How we went from medieval male marriages to executions to marriage equality.
It’s a momentous year for LGBT rights, with Barack Obama’s recent historic endorsement of marriage equality reminding us how far we’ve come since the days of legally punishing sexual orientation — for a grim flashback, we need look no further than computing pioneer Alan Turing, whose centennial we’ll be celebrating next month and who committed suicide shortly after being criminally prosecuted for his homosexuality. Whether bigotry can ever be wholly uprooted from insecure hearts and narrow minds remains to be seen, but we’ve certainly come a long way. How, exactly, did we get here?
In Sex and Punishment: Four Thousand Years of Judging Desire, writer and lawyer Eric Berkowitz explores the millennia-long quest to regulate and mandate one of the strongest drivers of human behavior, and the tragic deformities that result from the dictatorship of external authority over the most intimate of inner realities. Tracing how we went from the male bonding ceremonies commonly performed in medieval Mediterranean churches to the lesbian executions in 18th-century Germany, along the entire spectrum of cultural attitudes towards mistresses, goat-lovers, prostitutes, medieval transvestites, adulterers, and other sexual-norm nonconformists, Berkowitz brings an eye-opening lens to one of the most mercilessly judged yet universal aspects of being human.
In the period up to roughly the thirteenth century, male bonding ceremonies were performed in churches all over the Mediterranean. These unions were sanctified by priests with many of the same prayers and rituals used to join men and women in marriage. The ceremonies stressed love and personal commitment over procreation, but surely not everyone was fooled. Couples who joined themselves in such rituals most likely had sex as much (or as little) as their heterosexual counterparts. In any event, the close association of male-marriage ceremonies with forbidden sex eventually became too much to overlook as even more severe sodomy laws were put into place.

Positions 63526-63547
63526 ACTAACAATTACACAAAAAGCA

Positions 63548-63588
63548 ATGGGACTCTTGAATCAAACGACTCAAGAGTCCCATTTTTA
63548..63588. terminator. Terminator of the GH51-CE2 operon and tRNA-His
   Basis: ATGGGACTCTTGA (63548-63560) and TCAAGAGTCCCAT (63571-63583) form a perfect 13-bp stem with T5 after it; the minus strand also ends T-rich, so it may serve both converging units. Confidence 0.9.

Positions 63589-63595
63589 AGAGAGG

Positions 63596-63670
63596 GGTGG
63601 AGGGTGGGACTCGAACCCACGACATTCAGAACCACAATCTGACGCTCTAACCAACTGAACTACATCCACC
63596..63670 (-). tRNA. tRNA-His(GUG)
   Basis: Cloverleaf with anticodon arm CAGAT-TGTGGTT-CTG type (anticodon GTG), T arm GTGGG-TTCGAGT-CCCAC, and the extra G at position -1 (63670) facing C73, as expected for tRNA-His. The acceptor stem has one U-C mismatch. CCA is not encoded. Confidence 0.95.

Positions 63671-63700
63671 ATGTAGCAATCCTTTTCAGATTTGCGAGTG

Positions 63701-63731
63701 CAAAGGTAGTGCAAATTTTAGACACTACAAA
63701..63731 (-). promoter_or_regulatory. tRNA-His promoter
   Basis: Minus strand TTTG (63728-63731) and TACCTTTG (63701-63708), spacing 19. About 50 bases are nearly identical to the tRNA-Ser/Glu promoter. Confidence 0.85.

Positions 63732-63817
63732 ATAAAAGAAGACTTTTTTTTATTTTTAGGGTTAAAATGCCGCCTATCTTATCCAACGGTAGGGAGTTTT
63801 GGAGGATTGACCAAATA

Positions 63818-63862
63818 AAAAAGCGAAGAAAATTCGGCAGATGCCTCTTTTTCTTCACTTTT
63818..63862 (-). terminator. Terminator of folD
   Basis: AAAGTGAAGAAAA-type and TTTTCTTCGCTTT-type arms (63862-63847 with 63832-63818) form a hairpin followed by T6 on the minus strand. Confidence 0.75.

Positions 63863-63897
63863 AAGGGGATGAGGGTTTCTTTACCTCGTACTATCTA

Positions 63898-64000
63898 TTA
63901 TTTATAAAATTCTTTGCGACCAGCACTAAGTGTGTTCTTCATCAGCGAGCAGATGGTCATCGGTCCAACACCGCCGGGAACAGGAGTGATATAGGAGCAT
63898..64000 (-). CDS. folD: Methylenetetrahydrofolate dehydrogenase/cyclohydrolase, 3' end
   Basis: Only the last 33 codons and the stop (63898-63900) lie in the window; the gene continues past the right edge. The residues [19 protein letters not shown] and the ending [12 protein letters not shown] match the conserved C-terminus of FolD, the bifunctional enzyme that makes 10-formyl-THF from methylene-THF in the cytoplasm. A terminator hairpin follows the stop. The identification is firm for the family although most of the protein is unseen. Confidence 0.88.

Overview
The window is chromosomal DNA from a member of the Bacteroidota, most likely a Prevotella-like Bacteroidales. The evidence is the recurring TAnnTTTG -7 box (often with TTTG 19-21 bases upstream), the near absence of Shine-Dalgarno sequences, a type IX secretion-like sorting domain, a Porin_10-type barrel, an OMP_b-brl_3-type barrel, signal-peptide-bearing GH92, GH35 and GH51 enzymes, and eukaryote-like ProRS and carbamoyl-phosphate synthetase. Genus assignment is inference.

Particularly interesting is a discussion of same-sex female relationships, which most scriptures — even those most vehemently condemning of male-male sex — have historically ignored, not because those were considered acceptable but because they appeared too unfathomable to be considered at all:
Can two women love each other sexually? Eighteenth-century morals said no, at least where the females involved were respectable. Among the better classes, lesbian relations were impossible to imagine. Good women could love and embrace each other, sleep together, and write each other passionate letters; all that was noble. But loving and making love were entirely different matters. Unless they were gratifying their husbands, women of ‘character’ were imagined as sexually numb creatures. British judges allowed that females of ‘Eastern’ or ‘Hindoo’ nations might act differently, but not the women of the ‘civilized’ world.